- Publication date : 2018-03-03
Sirard MA, Grand FX, Labrecque R, Vigneault C, Blondin P. The use of natural cycle's follicular dynamic to improve oocyte quality in dairy cows and heifers. J Anim Sci. 2018 Mar 3. doi: 10.1093/jas/sky050. [Epub ahead of print] PubMed PMID: 29514310.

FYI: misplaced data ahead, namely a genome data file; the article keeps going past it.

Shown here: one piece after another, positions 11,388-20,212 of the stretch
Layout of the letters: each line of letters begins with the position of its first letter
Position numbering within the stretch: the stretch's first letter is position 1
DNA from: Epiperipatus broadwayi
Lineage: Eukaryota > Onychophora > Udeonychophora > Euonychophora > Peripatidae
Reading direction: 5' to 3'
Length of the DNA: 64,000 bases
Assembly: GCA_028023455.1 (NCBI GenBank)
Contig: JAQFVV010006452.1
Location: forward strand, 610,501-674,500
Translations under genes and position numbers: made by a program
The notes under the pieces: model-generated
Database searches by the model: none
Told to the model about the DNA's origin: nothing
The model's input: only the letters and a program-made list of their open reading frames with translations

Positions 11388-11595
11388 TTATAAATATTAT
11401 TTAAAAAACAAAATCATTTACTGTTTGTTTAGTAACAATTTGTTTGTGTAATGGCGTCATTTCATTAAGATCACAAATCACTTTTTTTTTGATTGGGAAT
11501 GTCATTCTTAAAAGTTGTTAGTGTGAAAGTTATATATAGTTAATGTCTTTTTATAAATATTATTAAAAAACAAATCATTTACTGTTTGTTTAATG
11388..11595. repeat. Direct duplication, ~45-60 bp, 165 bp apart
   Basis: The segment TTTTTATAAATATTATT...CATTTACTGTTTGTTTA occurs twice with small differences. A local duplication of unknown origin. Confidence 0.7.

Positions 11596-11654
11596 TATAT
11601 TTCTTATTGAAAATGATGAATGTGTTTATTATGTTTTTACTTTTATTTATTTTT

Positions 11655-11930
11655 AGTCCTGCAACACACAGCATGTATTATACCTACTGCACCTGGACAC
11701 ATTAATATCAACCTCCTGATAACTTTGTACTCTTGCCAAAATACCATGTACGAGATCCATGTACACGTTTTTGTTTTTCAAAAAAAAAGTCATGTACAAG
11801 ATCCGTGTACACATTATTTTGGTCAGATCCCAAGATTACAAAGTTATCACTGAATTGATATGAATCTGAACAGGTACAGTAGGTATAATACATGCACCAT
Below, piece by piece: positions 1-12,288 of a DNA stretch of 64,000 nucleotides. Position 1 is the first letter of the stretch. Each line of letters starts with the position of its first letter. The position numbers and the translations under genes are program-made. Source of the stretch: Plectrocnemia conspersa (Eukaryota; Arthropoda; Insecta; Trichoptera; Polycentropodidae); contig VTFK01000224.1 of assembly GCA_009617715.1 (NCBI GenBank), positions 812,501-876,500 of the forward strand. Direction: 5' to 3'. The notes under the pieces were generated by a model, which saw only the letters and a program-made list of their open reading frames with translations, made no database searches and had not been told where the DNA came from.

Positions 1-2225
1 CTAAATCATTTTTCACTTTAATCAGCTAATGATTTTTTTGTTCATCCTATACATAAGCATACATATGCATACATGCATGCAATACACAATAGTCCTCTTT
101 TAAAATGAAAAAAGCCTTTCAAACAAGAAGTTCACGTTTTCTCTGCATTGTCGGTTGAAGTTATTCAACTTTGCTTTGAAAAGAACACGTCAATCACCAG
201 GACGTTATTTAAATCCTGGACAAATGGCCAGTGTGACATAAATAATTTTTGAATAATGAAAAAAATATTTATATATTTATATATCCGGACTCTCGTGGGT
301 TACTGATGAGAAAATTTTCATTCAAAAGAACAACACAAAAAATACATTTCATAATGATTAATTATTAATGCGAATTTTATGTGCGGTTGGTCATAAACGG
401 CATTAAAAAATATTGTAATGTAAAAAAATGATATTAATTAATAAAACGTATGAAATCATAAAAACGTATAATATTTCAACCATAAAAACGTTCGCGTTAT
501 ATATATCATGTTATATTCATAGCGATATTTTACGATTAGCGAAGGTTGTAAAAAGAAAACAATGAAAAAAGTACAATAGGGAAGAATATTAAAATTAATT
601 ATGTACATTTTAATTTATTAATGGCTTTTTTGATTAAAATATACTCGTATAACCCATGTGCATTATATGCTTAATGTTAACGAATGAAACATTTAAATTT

The selection of the best dairy heifers is mainly driven by the genetic value of their parents. The phenotype analysis of cows and of the daughters of bulls has been used to identify the best genetic value for decades before being replaced by genomic selection of individuals that are not yet parents. Because it is possible to predict the future value of an individual by its genetic makeup, it becomes feasible to do it as early as the blastocyst stage and to decide which should be transferred or not. Because we know the genotype of an animal at birth, or even before, it is becoming desirable to reproduce this animal as soon as possible to reduce generation interval and improve selection speed. Nature provides constraints that can be overcome: a single oocyte per cycle and age at puberty. Indeed, it is now possible to super-stimulate the ovary at any age and to start collecting oocytes at 6 mo by trans-vaginal ultrasonography. The challenge becomes the production of good eggs and embryos capable of implanting and developing into healthy calves. Our understanding of ovarian follicular physiology has been instrumental in designing stimulation protocols that may be adjusted to any physiological context including age, and even the individual animal, to obtain a good response. Therefore, the combination of procedures developed in cows to optimize oocyte quality, for example FSH coasting, in association with in vitro fertilization and optimal culture conditions can now result in the production of several female embryos twice a month from animals 6 to12 mo of age. The transcriptomic and epigenetic analysis of embryos produced from the same females at different ages were compared and few differences were noted in particular in relation to embryo metabolism. These embryos are as good as the ones obtained from adult animals and can be produced with sexed sperm of bulls 12 mo of age. This combination of these technical optimizations with blastocyst genotyping allows the selection of a second generation within a year.